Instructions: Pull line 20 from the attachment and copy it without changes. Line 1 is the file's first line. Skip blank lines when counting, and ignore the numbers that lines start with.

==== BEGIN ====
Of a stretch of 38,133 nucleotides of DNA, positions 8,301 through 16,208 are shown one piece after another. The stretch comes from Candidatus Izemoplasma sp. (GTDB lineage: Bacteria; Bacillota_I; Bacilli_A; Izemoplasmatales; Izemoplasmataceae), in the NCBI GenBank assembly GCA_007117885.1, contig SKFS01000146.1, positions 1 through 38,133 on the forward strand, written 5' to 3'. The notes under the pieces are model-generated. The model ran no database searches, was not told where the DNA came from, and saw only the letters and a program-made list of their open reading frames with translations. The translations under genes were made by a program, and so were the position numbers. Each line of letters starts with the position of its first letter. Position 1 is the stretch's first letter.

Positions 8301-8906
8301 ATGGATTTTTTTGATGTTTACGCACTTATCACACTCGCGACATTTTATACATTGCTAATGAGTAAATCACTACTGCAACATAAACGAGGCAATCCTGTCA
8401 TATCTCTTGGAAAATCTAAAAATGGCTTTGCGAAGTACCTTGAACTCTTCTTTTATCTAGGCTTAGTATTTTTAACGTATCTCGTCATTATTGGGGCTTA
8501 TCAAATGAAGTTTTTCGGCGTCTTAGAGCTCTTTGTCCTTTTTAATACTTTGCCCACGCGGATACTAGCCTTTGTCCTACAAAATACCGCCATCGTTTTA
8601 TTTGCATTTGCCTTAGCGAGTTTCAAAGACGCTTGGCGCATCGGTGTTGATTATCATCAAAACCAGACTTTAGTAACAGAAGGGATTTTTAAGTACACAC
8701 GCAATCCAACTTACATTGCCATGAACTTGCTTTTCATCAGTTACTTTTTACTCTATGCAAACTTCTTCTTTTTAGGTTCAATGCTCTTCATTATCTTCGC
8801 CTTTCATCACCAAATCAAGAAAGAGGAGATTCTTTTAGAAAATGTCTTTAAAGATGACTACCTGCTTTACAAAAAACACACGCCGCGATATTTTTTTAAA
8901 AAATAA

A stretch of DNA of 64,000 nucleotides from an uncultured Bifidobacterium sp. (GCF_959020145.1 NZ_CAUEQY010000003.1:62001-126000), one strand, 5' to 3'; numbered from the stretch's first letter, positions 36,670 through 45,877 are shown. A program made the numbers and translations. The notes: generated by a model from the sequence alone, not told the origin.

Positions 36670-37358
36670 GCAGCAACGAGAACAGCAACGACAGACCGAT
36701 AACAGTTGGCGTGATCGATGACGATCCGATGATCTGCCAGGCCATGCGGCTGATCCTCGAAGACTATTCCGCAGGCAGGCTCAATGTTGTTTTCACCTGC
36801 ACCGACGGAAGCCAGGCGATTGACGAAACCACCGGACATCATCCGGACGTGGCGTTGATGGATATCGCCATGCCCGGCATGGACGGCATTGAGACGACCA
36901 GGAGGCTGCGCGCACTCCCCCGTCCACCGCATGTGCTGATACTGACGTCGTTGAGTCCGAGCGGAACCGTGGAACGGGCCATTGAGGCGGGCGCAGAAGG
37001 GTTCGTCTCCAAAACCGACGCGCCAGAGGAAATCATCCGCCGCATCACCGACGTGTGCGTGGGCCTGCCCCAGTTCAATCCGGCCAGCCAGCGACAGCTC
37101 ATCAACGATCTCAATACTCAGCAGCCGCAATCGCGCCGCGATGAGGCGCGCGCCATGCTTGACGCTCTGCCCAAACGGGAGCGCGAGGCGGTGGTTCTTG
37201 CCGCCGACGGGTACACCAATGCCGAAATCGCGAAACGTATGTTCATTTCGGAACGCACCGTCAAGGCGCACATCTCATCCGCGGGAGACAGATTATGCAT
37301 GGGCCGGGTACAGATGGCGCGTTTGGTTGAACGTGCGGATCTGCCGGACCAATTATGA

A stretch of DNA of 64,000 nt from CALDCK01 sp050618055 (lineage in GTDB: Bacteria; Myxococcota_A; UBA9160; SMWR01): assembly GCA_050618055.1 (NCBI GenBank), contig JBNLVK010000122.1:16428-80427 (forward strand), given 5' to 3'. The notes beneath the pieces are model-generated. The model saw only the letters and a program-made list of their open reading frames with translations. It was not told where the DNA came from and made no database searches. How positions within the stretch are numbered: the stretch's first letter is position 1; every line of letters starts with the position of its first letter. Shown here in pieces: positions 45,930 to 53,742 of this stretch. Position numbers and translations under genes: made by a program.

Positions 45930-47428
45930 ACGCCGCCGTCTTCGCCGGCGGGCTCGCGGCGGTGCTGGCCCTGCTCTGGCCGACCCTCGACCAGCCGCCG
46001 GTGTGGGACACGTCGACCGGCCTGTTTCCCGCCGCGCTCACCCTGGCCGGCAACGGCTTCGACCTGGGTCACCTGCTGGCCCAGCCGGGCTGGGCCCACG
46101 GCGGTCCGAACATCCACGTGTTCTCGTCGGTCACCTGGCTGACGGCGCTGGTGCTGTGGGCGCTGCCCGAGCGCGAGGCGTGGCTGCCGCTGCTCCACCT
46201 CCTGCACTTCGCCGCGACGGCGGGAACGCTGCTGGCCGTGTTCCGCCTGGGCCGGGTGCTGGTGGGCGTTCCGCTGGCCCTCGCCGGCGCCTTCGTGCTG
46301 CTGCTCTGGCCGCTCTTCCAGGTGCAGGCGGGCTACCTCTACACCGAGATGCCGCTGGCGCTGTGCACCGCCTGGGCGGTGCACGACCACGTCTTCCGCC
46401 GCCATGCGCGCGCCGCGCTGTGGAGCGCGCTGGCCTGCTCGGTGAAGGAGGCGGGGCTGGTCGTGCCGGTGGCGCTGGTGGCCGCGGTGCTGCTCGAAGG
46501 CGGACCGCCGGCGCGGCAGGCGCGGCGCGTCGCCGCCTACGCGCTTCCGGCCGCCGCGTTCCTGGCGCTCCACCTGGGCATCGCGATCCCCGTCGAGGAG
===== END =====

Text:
A stretch of DNA of 64,000 nt from CALDCK01 sp050618055 (lineage in GTDB: Bacteria; Myxococcota_A; UBA9160; SMWR01): assembly GCA_050618055.1 (NCBI GenBank), contig JBNLVK010000122.1:16428-80427 (forward strand), given 5' to 3'. The notes beneath the pieces are model-generated. The model saw only the letters and a program-made list of their open reading frames with translations. It was not told where the DNA came from and made no database searches. How positions within the stretch are numbered: the stretch's first letter is position 1; every line of letters starts with the position of its first letter. Shown here in pieces: positions 45,930 to 53,742 of this stretch. Position numbers and translations under genes: made by a program.